A Pixeljam RPG or puzzle game: what would they be?
Grillotti: We have some ideas for a Pixeljam RPG involving a wizard-type character…
Tilmann: We are also brainstorming a puzzle game that might be one of our next projects, but I won’t give away anything else.
The Dino Run character has very natural, instinctual expressions no matter how dire his situation—probably how a real dinosaur would have looked during disaster. Despite this, he creates a deep connection with the player, even instilling deep terror when he is near death.
Grillotti: Yeah, he’s a pretty calm dinosaur, considering the circumstances.
Tilmann: I would imagine that huge reptiles would stay pretty focused regardless of what’s going on. We’d like to keep the characters realistic but lovable at the same time. It’s a tough balance.
How do you get so much expression and empathy out of pixels?
Grillotti: I’m amazed how it actually works out sometimes, really. I think timing is a pretty important aspect. And trial and error is certainly a part of it. One frame at a time, pixel by pixel. And I think I put myself in the position of what’s going on for the character, the responses and reactions just come naturally to mind, and then I am off pushing pixels around to animate it.
A lot of traditional art critics are seem scared of the video-game medium because they’ve spent decades analyzing mostly static works. What do you think interactivity brings to art?
Grillotti: Another dimension for creativity to work through. I don’t know much about what critics are saying about games in the context of art. I do think some games and game experiences are certainly art to me.
What kind of messages can we get from it that we can’t from old-fashioned static art?
Grillotti: Depends what messages the designers are trying to express, if any. In a game, it can be an effective way to engage people by drawing them into identification with a character, get emotions and bodily responses involved. The creative possibilities are really unlimited. But the range of what can be interactive art is vast and mediums are really merging. Cinema, games, music, art, communication of thoughts, ideas, and concepts in general; it’s evolving.
Tilmann: I think it’s really important to send a positive message once you’ve made a deep connection with the player. It seems irresponsible not to, considering that video games have more or less captured the imagination of most young people around the world. I’m not sure where Dino Run fits into this, but I’d like to think that the wall of doom is a metaphor for a possible future that nobody really wants, so we’d better start improving (and evolving) ourselves.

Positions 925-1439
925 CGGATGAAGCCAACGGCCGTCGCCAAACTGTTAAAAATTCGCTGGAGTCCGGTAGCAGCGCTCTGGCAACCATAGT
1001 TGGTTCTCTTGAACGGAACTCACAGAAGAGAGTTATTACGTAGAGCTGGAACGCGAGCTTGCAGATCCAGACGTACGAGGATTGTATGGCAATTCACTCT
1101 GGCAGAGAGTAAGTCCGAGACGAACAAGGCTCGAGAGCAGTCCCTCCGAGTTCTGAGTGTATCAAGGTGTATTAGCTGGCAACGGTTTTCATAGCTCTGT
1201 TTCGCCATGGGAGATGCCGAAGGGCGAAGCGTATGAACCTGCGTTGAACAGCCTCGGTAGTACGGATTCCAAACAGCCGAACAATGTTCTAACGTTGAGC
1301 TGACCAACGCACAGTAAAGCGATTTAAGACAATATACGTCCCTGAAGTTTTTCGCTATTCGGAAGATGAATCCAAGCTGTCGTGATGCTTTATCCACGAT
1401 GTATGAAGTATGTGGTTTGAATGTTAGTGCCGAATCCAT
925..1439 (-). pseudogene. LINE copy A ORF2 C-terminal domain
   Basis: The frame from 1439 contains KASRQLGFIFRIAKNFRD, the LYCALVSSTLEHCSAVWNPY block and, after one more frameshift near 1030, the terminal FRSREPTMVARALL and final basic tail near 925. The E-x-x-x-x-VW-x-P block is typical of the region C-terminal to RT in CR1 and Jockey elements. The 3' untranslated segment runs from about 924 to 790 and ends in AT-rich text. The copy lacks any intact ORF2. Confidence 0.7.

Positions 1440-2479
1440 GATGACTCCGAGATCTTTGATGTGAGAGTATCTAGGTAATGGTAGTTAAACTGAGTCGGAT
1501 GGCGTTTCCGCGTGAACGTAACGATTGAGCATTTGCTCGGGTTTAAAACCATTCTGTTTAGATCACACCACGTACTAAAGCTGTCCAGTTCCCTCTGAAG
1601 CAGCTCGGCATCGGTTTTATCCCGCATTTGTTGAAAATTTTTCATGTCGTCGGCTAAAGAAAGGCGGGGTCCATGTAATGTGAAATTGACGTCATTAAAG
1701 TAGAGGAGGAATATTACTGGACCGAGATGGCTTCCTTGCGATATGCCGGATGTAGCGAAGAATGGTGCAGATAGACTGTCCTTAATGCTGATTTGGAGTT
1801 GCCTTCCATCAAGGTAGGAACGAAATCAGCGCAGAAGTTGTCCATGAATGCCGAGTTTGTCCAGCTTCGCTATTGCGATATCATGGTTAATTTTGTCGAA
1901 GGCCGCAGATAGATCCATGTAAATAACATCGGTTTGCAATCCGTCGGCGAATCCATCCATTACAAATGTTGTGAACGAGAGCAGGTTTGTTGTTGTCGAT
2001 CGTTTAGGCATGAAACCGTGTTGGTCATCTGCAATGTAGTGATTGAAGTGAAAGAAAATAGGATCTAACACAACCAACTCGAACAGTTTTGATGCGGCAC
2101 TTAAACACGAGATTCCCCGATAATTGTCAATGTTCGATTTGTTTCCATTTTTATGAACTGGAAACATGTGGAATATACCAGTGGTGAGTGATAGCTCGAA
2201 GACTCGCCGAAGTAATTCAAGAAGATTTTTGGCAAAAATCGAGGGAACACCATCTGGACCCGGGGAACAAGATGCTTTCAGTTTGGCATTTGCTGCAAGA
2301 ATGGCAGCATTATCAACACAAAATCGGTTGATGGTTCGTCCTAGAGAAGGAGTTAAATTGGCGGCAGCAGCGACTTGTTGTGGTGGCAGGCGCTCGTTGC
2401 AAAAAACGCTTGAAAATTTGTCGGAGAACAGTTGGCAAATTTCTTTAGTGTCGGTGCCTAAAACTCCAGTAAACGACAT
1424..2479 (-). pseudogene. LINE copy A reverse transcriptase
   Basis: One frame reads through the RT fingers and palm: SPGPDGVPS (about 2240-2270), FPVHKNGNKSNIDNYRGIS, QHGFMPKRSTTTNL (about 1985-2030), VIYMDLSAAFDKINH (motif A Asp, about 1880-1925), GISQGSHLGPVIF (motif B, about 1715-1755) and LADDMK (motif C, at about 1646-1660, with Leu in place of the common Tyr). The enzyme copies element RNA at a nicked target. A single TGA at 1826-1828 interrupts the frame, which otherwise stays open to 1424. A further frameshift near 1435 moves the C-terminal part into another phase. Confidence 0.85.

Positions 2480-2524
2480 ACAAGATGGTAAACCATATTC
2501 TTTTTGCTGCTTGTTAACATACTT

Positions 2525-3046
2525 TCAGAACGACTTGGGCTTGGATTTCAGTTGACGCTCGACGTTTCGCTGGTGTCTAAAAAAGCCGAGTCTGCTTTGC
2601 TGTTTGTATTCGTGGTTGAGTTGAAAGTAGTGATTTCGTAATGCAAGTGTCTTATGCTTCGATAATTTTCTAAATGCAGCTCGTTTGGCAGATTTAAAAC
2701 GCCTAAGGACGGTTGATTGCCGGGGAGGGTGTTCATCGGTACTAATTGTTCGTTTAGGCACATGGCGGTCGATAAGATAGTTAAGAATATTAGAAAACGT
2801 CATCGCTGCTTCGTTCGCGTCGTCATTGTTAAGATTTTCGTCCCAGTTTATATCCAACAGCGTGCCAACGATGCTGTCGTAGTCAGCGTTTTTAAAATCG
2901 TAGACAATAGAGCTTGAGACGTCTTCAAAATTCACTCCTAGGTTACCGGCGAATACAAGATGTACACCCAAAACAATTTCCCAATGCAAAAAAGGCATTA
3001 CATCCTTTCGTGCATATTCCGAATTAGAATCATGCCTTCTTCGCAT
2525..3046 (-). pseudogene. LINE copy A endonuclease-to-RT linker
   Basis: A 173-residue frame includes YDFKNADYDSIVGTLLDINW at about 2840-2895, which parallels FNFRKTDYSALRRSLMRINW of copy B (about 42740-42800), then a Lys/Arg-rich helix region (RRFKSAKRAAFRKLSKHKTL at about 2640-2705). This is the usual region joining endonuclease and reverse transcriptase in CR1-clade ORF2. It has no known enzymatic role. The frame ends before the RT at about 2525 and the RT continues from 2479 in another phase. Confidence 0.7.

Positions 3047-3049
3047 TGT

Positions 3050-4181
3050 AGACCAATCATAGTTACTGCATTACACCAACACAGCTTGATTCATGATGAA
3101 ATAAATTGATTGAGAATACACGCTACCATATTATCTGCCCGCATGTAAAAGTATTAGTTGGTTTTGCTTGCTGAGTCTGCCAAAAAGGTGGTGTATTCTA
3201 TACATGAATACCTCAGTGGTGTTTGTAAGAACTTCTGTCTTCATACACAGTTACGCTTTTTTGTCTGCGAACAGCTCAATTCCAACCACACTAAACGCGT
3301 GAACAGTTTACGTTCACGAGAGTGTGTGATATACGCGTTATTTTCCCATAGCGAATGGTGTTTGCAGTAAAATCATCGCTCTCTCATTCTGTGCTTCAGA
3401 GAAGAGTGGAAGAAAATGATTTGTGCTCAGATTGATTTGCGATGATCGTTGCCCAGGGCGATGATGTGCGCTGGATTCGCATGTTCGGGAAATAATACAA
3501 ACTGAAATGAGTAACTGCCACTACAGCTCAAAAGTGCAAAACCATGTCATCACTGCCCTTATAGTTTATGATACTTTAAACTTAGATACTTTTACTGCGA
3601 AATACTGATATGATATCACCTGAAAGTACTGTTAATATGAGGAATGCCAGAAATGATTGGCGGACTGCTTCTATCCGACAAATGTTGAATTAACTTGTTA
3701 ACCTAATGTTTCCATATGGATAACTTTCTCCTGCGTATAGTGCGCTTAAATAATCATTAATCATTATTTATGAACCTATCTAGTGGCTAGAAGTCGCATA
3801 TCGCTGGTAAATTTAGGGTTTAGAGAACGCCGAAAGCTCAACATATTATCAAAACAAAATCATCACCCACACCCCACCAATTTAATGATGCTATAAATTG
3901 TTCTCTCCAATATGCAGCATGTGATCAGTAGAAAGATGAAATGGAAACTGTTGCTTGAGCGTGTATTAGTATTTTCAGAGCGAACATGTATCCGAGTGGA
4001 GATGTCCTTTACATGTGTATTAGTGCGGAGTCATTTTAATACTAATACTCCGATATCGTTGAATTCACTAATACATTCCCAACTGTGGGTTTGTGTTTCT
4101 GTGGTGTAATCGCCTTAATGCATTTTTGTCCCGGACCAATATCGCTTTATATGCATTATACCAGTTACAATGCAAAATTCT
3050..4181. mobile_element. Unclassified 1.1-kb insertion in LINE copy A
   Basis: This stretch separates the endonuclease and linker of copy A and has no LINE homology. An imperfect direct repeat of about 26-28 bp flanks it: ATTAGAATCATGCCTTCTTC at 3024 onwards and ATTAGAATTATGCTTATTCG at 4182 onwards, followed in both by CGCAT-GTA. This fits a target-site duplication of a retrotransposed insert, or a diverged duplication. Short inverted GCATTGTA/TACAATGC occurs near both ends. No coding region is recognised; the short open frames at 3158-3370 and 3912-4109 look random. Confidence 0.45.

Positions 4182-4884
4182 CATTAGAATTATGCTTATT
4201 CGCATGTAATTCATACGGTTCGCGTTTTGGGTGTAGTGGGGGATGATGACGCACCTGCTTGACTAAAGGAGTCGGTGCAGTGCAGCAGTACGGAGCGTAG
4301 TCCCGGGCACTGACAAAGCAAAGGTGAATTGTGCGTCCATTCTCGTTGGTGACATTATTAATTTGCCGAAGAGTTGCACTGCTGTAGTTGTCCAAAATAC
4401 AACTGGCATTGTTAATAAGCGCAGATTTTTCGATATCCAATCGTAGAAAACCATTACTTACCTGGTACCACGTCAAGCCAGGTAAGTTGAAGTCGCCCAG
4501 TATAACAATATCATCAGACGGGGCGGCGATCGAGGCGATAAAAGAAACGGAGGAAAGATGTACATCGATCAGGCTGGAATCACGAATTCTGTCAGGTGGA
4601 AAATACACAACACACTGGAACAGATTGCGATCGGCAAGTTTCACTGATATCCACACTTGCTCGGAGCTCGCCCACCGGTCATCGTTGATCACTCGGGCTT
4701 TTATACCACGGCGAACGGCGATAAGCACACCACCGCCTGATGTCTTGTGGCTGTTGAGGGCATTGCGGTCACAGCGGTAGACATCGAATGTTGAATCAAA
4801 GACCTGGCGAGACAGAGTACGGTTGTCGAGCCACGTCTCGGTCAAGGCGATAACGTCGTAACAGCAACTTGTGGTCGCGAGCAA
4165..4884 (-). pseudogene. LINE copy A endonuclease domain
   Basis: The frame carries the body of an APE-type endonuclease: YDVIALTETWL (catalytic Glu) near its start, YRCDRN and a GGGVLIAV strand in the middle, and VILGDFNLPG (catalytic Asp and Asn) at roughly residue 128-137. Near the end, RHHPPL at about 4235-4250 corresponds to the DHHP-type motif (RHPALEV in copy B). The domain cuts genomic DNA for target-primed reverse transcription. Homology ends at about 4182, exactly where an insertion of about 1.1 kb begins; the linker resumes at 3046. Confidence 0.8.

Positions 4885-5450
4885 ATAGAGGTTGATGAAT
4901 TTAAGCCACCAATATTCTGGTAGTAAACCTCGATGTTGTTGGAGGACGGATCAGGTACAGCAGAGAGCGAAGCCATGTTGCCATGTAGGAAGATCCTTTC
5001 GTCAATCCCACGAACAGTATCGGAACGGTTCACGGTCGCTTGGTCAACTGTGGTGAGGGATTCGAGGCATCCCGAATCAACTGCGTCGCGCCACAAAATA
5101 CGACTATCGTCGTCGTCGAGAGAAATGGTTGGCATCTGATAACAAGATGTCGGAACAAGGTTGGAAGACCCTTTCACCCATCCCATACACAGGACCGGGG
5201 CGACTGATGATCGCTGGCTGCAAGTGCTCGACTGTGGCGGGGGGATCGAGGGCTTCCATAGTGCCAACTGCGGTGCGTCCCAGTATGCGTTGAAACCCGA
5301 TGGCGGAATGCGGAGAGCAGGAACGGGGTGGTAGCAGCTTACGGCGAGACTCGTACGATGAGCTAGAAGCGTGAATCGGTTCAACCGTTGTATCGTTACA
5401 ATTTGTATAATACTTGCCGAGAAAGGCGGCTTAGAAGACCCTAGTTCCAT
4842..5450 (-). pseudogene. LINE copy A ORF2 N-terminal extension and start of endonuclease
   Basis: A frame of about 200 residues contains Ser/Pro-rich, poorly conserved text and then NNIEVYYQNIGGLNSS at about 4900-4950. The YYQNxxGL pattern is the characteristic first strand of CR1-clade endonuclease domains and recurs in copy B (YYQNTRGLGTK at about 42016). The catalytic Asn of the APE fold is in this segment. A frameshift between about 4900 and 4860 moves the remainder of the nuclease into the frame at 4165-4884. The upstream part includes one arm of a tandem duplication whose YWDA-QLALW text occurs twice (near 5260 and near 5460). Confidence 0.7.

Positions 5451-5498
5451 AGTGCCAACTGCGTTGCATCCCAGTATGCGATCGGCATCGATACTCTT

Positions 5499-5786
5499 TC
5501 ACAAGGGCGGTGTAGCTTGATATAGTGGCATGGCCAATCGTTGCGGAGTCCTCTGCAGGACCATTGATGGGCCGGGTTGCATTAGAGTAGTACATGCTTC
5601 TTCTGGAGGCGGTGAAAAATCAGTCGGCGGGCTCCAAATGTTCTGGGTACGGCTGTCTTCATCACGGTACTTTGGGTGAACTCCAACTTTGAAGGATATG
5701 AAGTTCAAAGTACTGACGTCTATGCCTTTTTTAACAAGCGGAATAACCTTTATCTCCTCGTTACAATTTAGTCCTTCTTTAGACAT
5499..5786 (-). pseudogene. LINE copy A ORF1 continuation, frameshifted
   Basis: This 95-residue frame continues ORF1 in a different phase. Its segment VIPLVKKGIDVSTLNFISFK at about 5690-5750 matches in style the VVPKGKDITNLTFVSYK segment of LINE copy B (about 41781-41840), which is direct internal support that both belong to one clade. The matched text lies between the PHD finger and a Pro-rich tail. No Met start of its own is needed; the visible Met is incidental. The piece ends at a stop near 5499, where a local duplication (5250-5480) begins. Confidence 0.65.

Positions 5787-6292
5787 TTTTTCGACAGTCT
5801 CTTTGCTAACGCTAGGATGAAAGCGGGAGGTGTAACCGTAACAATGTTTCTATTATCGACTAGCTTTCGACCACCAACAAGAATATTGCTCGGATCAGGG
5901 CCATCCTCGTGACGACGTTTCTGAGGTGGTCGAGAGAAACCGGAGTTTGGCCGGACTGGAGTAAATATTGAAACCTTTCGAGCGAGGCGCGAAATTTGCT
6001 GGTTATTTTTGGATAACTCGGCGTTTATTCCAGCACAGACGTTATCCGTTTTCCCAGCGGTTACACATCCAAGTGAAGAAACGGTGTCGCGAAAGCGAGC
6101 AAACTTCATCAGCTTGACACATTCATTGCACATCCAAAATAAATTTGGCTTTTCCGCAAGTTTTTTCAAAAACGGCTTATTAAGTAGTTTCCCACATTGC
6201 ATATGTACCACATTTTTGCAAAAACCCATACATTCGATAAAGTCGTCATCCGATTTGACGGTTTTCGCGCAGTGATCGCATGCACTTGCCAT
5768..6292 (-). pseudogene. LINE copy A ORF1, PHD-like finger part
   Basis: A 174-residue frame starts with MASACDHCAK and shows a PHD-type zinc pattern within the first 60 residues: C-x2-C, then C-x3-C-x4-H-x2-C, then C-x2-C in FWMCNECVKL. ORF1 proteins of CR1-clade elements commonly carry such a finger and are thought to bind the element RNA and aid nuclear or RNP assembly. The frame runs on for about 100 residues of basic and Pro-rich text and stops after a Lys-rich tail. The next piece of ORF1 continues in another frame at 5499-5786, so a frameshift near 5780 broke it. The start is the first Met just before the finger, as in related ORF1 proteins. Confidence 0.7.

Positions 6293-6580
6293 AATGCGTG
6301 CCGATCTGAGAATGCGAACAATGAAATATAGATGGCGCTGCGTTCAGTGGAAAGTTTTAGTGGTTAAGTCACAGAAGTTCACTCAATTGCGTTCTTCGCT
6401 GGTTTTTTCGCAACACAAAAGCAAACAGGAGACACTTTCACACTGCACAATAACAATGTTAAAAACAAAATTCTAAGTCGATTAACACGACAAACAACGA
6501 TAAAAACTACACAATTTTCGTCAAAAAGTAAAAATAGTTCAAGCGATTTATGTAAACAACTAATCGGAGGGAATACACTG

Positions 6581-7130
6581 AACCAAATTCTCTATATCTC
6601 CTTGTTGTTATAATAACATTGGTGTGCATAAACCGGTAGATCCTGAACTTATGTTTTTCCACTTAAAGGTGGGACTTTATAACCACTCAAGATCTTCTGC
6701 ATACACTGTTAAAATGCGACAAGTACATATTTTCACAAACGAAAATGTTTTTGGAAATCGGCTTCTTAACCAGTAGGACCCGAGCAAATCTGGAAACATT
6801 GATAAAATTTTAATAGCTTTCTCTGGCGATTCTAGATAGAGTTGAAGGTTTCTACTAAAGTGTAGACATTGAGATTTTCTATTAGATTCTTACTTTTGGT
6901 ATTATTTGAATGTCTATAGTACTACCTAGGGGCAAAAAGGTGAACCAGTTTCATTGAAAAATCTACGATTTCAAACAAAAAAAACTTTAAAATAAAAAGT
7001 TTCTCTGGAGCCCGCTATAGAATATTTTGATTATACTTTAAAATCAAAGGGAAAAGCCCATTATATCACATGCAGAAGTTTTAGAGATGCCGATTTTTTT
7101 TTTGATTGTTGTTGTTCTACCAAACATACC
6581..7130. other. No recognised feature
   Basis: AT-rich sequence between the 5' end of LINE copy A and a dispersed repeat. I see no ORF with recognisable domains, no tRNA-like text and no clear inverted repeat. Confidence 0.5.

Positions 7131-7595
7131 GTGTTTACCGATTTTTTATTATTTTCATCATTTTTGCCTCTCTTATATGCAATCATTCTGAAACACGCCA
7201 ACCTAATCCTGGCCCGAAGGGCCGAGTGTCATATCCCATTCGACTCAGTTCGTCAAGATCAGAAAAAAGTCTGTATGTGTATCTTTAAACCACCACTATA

I had a friend in grade school during the 90s named Robert Hubbard. Do you think he was secretly C64 composer Rob Hubbard?
Tilmann: [Rob Hubbard] was born in 1956, so I’m doubting it.
Was your time at Florida State University valuable?
Grillotti: Sure it was valuable. I began to question what art was there, and that led to a lot of exploring. I did manage to create a particular area of interest of my own. I became interested in different forms of energy and the aspect of spontaneous creation, and basically wanted to get familiar with it through the creative process. So, it became a focus and I worked in many mediums, and I also wound up doing abstract pixel animations from that (under the domain of pixeljam.com). Eventually I wound up playing with character forms and looking for the most minimal pixel art I could make, where it still looked like the object I was trying to create. I found a very minimal balance I really liked that I hadn’t quite seen before. Miles and I were roommates at the time, and he was interested in trying to program simple games in Flash, so we decided to try to make a game with the stuff I was making.
What kinds of games do you think your favourite classic artists would have made?
Grillotti: I have no idea! I bet Dali would have made some very interesting “games” (interactive art) if it was an option. Marcel Duchamp, Andy Warhol, cavemen that made cave paintings…
Tilmann: Good question. I imagine that some of those artists would not necessarily make what we would call a game, but perhaps more like a tool, or an experience. The word “game” is somewhat loaded I think. I know that in the future we would like to make some “art toys” that people get in touch with their creativity, in the same way that Lego, Etch-A-Sketch and Light Bright did for our generation. I’m pretty excited about that prospect.